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Acta zoológica mexicana

versión On-line ISSN 2448-8445versión impresa ISSN 0065-1737


RUIZ-GARCIA, Manuel  y  ALVAREZ, Diana. Análisis de seis poblaciones latinoamericanas de gatos mediante genes del pelaje y marcadores microsatélites. Acta Zool. Mex [online]. 2003, n.89, pp.261-286. ISSN 2448-8445.

Six Latin American cat populations (La Havana, San Jose, Bogotá, Asunción, Buenos Aires and Santiago) have been studied from a population genetics standpoint by using different morphological coat and molecular microsatellite markers (FCA43, FCA45, FCA96 and FCA126). The main aims of the current work are as follows: (1) To determine whether the type and intensity of the genetic differences found for diverse morphological loci among the current British cat populations and those from the British oversea colonies (USA, Canada and Australia) agree with the differences among the current Spanish cat populations and those from Latin America and (2) to determine if the genetic relationships among some of these Latin American cat populations are in agreement by using independently morphological and molecular microsatellite markers. The different results obtained were as follows: (A) All populations analyzed were in Hardy-Weinberg equilibrium at the O, S and at the four microsatellite loci studied with the exception of La Havana at the S locus. (B) The trees obtained showed that the relationships of the six cat populations studied regard to the Spanish populations, in particular, and with the European populations, in general, were extremely heterogeneous. Therefore, for instance, Asuncion was genetically identical to some Catalonian populations meanwhile Santiago (Chile) revealed more resemblance with the cat populations of presumed British origin in the Eastern Coast of the United States by means of the coat color genes. The striking genetic heterogeneity among some of these Latin American cat populations could be explained by the existence of different geographic, or temporal, migrations from Spain and/or that diverse gene drift degrees were present in the foundation of the diverse populations studied. Finally, the molecular results were similar to those obtained with the gross morphological genes. Therefore, the overall evolution of these morphological markers is controlled more probably by neutral stochastic forces than by selective ones.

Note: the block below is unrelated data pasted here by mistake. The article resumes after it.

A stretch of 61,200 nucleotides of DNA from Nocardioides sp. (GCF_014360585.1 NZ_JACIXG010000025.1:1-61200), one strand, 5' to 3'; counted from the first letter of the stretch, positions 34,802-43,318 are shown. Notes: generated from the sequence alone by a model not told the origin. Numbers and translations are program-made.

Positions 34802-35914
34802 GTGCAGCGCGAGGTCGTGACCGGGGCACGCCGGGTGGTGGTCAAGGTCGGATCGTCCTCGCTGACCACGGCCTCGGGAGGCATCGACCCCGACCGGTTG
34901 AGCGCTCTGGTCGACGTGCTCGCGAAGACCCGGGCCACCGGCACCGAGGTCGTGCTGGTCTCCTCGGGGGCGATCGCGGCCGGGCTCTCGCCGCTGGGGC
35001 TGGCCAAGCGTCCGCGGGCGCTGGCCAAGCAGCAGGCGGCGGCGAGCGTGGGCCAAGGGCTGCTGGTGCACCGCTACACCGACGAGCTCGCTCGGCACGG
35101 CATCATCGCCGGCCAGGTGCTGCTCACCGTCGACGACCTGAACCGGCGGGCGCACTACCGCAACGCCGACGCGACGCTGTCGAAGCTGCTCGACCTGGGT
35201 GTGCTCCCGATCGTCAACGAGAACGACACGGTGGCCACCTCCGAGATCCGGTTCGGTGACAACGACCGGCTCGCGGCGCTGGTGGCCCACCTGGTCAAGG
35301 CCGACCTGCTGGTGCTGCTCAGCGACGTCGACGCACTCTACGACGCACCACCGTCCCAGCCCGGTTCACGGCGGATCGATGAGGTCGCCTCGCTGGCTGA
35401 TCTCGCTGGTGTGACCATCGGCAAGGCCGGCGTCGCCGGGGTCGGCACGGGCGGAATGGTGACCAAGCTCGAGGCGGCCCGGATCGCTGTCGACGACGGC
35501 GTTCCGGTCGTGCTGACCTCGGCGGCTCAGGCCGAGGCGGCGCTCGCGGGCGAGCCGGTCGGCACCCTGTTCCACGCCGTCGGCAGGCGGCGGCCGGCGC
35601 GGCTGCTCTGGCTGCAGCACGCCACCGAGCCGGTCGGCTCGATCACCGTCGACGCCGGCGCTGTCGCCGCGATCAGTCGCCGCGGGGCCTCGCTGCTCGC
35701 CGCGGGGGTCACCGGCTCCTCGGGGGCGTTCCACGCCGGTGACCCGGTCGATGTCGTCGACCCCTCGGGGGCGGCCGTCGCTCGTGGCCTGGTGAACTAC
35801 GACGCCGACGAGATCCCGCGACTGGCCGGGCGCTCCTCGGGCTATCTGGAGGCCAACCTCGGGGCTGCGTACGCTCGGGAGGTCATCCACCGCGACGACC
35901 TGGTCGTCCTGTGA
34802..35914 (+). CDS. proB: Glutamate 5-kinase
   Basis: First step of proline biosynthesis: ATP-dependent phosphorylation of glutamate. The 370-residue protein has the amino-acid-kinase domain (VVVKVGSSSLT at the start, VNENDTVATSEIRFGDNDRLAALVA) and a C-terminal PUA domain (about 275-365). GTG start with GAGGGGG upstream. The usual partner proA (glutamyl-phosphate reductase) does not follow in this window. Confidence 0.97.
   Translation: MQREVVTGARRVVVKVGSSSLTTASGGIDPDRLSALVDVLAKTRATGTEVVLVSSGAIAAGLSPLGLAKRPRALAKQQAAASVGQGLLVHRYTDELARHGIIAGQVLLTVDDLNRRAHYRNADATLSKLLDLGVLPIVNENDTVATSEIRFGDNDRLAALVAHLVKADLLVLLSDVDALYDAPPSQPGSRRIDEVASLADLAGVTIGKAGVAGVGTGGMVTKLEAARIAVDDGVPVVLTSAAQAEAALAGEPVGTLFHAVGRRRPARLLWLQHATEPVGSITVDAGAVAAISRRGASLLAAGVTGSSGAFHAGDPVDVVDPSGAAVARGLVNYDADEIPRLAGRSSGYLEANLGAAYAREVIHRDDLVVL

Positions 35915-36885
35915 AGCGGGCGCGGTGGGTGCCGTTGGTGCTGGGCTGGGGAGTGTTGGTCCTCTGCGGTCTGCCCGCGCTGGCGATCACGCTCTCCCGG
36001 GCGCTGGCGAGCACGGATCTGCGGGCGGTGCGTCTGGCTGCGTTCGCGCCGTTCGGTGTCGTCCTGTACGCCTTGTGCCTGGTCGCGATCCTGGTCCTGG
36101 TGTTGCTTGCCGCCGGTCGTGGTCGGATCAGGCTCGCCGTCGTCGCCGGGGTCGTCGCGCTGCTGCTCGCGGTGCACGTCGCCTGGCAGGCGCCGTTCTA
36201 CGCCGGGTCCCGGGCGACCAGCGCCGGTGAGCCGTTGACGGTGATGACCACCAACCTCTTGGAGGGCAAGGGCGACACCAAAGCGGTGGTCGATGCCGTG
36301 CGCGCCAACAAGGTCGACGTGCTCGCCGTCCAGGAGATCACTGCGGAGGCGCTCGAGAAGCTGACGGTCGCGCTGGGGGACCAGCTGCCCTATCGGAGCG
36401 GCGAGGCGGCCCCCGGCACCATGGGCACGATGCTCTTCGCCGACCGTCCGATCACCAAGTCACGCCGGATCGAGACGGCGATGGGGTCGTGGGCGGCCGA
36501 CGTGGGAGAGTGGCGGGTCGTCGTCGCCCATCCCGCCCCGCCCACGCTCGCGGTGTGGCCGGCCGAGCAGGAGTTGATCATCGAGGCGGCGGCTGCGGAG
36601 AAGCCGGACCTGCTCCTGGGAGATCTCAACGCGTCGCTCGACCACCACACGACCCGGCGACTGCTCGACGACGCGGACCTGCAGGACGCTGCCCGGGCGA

Palabras llave : Cats; Colonization; DNA microsatellites; European empires; Latin American; morphologic genes; population genetics.

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